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US Cities Remember September 11 Attacks - 2002-09-11

Communities throughout the United States held ceremonies Wednesday to mark the first anniversary of the September 11 terrorist attacks. Many cities and towns also have built or are planning more lasting monuments to commemorate the tragedy.

In the Chicago suburb of Naperville, a crowd of a few hundred people listened to a high school band play patriotic tunes, and watched as ground was broken for the city's September 11 memorial. It will honor all of those killed in the attacks, including Navy Commander Dan Shanower, a Naperville native killed when a hijacked plane struck the Pentagon in Washington.

The memorial will be set among a grove of trees by a small river that winds through the city center. It will incorporate a steel beam from the World Trade Center in New York and several blocks of stone from the damaged section of the Pentagon.

Commander Shanower's brother Jon says the memorial will be a place of reflection, and much more. "We want to move out of our grief by teaching schoolchildren and our community the values for which people like my brother gave their lives," he said.

Naperville is far from the only community in the United States planning permanent September 11 memorials. At Oak Ridge High School in Oak Ridge, Tennessee, history teacher Ken Senter has led the effort for a memorial, which will also include steel from the World Trade Center.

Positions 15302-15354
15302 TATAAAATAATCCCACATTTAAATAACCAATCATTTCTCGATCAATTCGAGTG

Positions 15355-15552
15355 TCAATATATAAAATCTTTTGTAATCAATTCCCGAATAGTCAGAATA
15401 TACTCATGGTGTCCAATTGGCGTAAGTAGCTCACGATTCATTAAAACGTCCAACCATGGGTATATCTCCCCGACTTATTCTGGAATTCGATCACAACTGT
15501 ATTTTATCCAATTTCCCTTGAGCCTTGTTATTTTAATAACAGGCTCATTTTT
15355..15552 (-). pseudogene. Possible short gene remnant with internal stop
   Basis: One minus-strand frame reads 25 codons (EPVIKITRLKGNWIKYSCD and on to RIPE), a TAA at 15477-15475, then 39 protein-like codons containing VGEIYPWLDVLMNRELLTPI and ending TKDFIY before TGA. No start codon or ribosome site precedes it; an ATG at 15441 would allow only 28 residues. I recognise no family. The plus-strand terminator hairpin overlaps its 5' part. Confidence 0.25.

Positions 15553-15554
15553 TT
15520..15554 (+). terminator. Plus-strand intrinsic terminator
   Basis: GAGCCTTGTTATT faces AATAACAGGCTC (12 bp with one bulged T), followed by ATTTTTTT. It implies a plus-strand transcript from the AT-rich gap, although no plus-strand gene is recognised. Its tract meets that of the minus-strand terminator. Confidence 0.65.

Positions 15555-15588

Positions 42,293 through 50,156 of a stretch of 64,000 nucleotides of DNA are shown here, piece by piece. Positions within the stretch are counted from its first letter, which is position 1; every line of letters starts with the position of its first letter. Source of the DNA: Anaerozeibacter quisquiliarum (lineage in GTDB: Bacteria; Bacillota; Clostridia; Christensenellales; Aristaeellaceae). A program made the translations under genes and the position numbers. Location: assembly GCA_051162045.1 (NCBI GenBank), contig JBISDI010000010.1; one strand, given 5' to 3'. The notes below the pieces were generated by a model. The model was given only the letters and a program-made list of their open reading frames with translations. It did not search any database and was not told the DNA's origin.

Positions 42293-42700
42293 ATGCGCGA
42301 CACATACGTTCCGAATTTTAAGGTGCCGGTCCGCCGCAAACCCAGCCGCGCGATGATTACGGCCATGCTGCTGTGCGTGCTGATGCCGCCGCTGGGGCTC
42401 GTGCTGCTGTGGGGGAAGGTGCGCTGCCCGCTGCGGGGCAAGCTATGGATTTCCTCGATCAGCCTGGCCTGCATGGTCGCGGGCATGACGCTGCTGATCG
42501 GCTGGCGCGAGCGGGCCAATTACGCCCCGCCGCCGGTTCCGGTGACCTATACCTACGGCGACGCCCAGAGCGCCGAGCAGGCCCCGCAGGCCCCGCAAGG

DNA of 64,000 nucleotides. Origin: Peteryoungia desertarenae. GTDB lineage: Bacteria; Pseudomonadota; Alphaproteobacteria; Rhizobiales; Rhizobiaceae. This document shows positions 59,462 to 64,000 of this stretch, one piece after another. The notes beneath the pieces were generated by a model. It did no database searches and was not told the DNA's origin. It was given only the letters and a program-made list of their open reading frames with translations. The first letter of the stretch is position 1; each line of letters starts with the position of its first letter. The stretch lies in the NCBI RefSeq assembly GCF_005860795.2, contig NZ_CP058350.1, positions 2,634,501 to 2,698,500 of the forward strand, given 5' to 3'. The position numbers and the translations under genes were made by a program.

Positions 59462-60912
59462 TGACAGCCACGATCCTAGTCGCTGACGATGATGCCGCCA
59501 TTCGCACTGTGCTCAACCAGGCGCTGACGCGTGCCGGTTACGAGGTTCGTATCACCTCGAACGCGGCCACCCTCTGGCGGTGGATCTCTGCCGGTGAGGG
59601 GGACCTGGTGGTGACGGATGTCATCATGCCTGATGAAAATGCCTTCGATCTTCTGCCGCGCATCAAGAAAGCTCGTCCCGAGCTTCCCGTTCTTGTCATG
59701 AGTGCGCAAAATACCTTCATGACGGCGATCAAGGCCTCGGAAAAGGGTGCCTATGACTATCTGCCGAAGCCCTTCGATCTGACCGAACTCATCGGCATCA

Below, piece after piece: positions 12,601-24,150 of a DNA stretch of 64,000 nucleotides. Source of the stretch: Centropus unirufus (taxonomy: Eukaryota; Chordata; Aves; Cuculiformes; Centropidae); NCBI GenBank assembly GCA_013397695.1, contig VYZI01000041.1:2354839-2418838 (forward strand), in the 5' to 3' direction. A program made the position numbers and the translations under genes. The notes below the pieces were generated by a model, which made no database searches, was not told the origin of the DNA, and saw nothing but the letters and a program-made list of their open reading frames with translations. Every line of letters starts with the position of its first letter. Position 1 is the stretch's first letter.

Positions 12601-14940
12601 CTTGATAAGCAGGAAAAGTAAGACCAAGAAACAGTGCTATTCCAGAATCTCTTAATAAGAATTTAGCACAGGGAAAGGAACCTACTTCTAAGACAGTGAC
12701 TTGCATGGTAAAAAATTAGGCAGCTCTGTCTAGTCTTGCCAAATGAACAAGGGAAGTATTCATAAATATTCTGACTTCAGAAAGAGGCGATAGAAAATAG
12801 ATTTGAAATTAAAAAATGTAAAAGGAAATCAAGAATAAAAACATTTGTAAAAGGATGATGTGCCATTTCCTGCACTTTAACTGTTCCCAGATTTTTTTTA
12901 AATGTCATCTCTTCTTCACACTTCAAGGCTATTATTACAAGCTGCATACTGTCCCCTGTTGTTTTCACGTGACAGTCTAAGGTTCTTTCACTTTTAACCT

"In Tennessee, we are pretty removed from the event and I just wanted to maintain that taste of horror for a moment. I want to maintain that as a stimulus to advance our civilization, to pursue excellence, to keep our security and our freedom strong," explained Mr. Senter.

Many cities and towns across the country are using Trade Center steel in their memorials. Among them, Albuquerque, New Mexico, where a historic Catholic church is using several steel beams to rebuild its bell tower.

Other communities are planing memorial groves of trees to remember September 11.

"Everybody still grieves and feels terrible about the things that happened that day," says Jodi Hooks, a spokeswoman for Iowa-based Alliant Energy, which is sponsoring memorial groves in several Midwestern states. "We want to show support and do something and be able to say, 'This is where you can go to remember those people and think about that day and how it has affected your life.'"

In St. Louis, people have dedicated a memorial orchard of apple trees and berry bushes. The fruit harvested from the grove each year will be given to local food pantries for low-income families.

Back at Naperville's ceremony, local native Joe Dittmar, who was working in the World Trade Center's South Tower when it was struck last September, says he is not surprised to see so many communities far from New York and Washington building September 11 memorials.

"Everybody needs to feel connected, wants to feel connected," he said. "The fact of the matter is, by being American, you were connected. By being a member of the world, you are connected. This was an attack against the world. There is no doubt about it."

Naperville officials say their memorial will be dedicated next September 11.